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When susan hoffman was a girl, her mother wanted her to go into banking-not in management, but as a teller.

"She didn't think I was smart enough to go into advertising," said Ms. Hoffman, who dropped out of school and started on a journey which took her from working in day care to writing coupons to creative director on such brands as Nike, Coca Cola and Miller Genuine Draft beer.

One of seven partners at Wieden & Kennedy, Portland, Ore., and one of the few women creatives in the the top ranks of male-driven creative agencies, she most recently headed up work on the new MGD "black and white" campaign, including one in which African American couples dance to an operatic score.

Now, Ms. Hoffman is about to open the Wieden & Kennedy office in London. She has plenty of credentials for the job. Ms. Hoffman established the agency's first out-of -Portland beachhead in 1992 when she opened its Amsterdam office.

"Our biggest challenge is how do you make a hybrid between this agency and a British agency," she says. Among the cultural differences she finds in hiring in Europe is the reluctance of some employees to "speak in their own voice."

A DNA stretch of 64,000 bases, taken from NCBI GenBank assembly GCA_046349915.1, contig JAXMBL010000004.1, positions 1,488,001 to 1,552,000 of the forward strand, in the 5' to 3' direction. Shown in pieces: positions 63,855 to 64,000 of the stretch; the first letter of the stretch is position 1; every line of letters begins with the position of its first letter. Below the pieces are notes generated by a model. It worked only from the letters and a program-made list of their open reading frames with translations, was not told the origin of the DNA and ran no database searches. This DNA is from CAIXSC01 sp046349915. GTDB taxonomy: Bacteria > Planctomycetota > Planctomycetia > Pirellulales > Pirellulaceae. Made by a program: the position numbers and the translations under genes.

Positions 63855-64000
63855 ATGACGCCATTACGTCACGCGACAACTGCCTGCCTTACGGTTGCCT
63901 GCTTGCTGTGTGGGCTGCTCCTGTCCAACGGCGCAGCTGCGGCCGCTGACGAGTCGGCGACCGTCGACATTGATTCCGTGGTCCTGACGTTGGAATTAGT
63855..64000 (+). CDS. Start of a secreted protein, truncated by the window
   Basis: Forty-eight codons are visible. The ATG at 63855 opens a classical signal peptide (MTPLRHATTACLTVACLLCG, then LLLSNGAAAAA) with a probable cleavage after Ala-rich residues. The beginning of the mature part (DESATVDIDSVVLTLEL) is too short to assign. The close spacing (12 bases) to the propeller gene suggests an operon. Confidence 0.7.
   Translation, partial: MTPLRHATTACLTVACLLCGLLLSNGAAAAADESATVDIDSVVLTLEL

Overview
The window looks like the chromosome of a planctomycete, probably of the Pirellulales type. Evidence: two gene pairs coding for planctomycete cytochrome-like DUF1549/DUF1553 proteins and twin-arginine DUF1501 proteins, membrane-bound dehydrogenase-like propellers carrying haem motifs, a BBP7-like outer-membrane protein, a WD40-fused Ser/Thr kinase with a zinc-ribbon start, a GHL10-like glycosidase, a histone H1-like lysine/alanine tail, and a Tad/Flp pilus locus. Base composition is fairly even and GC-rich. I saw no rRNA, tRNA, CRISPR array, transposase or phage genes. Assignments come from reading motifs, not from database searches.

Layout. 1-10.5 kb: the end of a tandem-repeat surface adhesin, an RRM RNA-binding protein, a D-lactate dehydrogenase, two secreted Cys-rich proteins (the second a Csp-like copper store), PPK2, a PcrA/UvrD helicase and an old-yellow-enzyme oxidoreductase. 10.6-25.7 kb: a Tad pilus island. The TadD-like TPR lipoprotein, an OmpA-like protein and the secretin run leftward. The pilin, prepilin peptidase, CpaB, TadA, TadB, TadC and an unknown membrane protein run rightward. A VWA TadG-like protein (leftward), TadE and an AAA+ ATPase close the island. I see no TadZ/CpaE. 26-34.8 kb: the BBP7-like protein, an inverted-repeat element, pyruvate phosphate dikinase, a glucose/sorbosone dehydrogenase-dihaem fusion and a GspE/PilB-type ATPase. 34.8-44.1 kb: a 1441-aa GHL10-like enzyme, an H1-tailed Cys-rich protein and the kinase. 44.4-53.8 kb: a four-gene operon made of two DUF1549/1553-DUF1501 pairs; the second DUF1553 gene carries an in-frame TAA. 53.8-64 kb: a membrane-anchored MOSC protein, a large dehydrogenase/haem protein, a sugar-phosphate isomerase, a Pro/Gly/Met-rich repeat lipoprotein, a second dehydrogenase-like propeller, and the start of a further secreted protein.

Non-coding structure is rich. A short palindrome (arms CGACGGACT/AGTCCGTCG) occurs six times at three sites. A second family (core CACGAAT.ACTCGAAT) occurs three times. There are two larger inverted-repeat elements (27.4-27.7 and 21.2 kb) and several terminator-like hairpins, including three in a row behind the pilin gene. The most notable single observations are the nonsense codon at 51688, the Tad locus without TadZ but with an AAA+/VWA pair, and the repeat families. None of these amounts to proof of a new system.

When David Kennedy left the agency in 1993, Ms. Hoffman returned to Portland and for a time became a creative partner to Mr. Wieden, whom she first met when the three worked at a small Portland shop.

"It's unfortunate a lot of women haven't been served the opportunity" offered her by Mr. Wieden and Mr. Kennedy. She attributes her success to having a lot of backbone.

"I'm tough," she says. "That really helps."

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